Yes, I am that good. I pulled up excel creating one sheet each for my short stories, a sent to and received back list, and details about the publications. I strongly believe in research which sent me scouring through familiar print mags and ezines to refresh my memory on the details. When I got to Spark, a small ad off to the side enticed me in orange and blue. “Duotrope,” it said. “Track your submissions.”
Wait! What? Of course, the thing I am diligently, more clumsily maybe, trying to create already exists. I was torn between continuing my personal endeavor or throwing in the towel and signing up for their service. I don’t have anything to lose by peeking a little, right?
What before my wondering eyes should appear? A full database of numerous publishers, including their genres, URL, pay rates, print or electronic or both, and length of submissions. Duotrope lists details I didn’t dream of such as the rejection versus acceptance rate and average response time based on user’s reports. There’s a deadline page that tells me when the publication will accept pieces. By playing around on it a bit, I have found that if you click on the list that has multiple authors submitting work already, that site usually pays for work.
Sounds educational, but how do I keep track of my personal submissions? I am glad you asked. Under My Account, I can enter my stories with their genre, length, etc. Their user-friendly system allows me to keep track of where I’ve submitted an individual story, what responses I’ve received, deadlines, etc. I particularly like the “Saved Searches” page so I do not have to continuously go back to the search page and put in fantasy, short story, payment options, every time I’m ready to resubmit a story.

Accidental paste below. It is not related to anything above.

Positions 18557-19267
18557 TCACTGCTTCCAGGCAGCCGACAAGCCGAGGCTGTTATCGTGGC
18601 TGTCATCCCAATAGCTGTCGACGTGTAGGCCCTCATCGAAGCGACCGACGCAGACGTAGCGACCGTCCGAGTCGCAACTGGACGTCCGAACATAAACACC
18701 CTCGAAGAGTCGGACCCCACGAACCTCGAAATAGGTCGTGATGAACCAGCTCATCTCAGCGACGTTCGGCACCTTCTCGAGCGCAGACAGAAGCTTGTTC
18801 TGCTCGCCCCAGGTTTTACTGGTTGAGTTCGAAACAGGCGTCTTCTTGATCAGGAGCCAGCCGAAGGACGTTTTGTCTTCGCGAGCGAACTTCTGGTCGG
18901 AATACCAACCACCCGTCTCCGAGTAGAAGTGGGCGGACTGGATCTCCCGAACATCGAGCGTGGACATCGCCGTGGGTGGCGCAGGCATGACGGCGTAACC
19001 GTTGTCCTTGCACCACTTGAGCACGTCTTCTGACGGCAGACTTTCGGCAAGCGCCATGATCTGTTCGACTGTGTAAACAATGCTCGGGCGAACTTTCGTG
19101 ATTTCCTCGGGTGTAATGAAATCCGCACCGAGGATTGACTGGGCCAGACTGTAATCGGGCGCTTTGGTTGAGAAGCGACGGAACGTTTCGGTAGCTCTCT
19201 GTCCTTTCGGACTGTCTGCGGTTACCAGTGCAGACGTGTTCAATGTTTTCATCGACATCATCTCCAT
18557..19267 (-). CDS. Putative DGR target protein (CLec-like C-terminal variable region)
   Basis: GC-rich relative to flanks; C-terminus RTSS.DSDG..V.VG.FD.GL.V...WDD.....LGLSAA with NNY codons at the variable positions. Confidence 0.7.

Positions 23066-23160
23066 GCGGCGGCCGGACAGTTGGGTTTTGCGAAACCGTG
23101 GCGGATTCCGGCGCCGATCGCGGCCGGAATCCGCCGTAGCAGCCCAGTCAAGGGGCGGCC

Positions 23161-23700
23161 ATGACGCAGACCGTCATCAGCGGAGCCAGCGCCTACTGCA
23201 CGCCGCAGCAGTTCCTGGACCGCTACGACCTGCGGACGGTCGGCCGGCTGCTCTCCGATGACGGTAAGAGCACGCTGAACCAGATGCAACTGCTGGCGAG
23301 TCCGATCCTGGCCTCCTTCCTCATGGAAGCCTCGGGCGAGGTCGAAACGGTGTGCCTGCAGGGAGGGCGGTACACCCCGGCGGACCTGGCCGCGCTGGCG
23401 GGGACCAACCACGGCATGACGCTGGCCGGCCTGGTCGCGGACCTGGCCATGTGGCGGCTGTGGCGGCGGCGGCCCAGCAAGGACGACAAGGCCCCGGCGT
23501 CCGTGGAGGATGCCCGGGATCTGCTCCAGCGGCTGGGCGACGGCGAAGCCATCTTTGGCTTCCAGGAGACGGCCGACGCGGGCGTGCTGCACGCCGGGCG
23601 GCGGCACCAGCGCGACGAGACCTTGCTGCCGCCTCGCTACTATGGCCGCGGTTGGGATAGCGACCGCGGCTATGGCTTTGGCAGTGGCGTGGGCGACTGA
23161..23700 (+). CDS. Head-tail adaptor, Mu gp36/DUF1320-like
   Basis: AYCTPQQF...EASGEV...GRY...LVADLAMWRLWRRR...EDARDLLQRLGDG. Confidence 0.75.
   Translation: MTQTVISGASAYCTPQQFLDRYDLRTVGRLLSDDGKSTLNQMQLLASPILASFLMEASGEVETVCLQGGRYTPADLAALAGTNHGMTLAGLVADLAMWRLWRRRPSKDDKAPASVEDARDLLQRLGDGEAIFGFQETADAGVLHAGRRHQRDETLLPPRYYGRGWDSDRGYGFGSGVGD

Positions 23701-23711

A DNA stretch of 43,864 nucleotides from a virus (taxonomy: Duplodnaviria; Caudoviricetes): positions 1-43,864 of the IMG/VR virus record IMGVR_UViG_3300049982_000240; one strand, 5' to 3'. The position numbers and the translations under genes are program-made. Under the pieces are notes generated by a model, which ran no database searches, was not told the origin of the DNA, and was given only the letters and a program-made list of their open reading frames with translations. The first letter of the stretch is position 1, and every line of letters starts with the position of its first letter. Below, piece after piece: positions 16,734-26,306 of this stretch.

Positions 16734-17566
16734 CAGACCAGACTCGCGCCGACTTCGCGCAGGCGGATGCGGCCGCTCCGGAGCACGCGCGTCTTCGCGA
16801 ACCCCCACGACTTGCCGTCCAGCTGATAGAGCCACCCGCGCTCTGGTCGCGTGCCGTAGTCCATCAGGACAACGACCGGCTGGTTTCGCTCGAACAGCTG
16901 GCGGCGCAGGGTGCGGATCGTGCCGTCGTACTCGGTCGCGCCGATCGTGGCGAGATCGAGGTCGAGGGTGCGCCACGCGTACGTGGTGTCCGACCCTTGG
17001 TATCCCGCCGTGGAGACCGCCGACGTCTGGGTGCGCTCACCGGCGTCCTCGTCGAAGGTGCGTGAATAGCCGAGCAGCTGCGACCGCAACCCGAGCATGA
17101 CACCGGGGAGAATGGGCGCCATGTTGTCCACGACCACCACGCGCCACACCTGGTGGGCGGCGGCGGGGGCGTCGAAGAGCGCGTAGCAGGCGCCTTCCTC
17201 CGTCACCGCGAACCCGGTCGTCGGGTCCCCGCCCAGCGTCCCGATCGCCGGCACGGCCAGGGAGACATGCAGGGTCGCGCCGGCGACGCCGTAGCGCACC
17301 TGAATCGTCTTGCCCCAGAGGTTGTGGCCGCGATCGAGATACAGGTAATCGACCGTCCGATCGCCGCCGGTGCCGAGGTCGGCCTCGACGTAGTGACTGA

Sounds too good to be true, you say. It must be financially out of reach for someone starting out. No, I assure you. You, too, can have the power of an all-encompassing database for only $5 a month or $50 for the year. I have only explored the site for four days now, but I am thrilled with what it offers. Only time and my own persistence will tell if Duotrope.com will live up to my expectations. The honeymoon is bringing much satisfaction so far.
The Clockwork Three by Matthew J. Kirby explores the lives of three children at the turn of the century. A bit of speculative fiction is thrown when he spices up the story with a bit of magic, giving it a steampunk flair. Kirby masterfully weaves the lives of these seemingly disjointed children into a quilt of adventure. I enjoyed getting a glimpse of the historical world as well as the reasoning of a child which we adults sometimes forget.
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